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It's tempting to think of a managed package as a never-ending project, punctuated with seasonal releases.

Though, if you continue to use the same project container year after year, it's likely that you will accumulate a lot of sludge at the bottom of the backlog.

Squirrel falling down a bottomless wellImage ModifiedBefore long, you will find yourself getting out the Roto-Rooter hose and flushing the sludge, so that the backlog doesn't seem like a bottomless pit.

For long-lived teams, it's not uncommon for folks to declare "backlog bankruptcy"[1] and routinely jettison unscheduled items that no one has touched for six months or more.

An alternative to detoxing the backlog time-and-time again is to be proactive by creating a new project for each major release (Winter, Spring, Summer), and bring over the issues you plan to do (rather than waste time flushing the ones you don't).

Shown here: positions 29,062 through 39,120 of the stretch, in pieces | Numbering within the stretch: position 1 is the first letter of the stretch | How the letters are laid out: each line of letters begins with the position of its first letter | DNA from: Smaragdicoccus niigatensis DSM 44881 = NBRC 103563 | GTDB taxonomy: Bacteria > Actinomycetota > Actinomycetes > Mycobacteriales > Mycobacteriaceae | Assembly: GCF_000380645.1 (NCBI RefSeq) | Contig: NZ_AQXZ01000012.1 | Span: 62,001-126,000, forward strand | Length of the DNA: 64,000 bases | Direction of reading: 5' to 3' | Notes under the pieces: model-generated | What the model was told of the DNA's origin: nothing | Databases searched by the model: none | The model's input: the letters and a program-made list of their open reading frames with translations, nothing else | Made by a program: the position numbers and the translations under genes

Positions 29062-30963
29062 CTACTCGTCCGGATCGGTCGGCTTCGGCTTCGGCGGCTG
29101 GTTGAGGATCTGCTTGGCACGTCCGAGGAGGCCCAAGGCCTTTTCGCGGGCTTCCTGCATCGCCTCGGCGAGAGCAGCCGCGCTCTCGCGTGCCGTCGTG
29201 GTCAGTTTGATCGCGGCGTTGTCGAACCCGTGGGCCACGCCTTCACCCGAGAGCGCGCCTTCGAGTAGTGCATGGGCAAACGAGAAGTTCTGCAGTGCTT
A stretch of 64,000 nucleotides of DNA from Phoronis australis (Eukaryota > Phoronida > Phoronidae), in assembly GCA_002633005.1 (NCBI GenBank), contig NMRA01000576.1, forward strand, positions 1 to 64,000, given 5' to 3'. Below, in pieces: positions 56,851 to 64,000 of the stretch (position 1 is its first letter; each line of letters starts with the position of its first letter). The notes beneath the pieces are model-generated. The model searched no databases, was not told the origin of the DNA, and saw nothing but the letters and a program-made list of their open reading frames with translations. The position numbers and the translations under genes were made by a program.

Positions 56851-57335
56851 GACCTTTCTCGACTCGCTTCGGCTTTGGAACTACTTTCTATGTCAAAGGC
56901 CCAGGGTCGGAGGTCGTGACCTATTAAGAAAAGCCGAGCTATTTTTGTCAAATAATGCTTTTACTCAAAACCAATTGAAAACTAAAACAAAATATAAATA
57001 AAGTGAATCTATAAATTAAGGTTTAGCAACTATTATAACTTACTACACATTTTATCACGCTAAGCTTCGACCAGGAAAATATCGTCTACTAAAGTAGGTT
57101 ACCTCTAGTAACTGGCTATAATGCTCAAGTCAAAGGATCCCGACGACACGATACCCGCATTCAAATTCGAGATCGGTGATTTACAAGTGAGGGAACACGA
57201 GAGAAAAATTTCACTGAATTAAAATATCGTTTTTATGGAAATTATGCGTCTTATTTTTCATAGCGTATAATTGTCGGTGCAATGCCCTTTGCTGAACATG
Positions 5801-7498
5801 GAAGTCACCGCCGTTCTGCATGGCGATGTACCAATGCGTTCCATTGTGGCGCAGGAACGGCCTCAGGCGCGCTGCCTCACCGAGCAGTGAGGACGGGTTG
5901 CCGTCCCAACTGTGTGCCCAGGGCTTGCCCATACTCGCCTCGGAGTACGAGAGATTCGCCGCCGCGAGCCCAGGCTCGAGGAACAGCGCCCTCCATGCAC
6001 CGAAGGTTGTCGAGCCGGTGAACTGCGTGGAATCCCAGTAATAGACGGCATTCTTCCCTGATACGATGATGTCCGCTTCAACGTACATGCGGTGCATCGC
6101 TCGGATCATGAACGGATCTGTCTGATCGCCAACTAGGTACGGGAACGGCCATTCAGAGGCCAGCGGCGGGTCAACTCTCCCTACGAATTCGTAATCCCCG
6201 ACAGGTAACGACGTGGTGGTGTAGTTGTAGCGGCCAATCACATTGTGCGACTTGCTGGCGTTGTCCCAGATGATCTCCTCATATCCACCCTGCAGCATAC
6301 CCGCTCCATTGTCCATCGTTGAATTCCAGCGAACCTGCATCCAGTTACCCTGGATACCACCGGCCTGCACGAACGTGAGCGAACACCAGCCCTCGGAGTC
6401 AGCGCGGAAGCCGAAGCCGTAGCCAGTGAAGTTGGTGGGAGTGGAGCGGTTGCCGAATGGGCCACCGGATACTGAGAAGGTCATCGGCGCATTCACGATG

When the sandbox preview window comes around, create a new project for the next seasonal release, and start lining up work items for the next train. Some of these items will be new, others may be unscheduled items that you move up from prior projects.

As work transfers to the next release train, you can simply close the last release project, effectively archiving the unscheduled items without any fuss or bother.

See Also:

[1] Product Backlog Bankruptcy (Mountain Goat Software).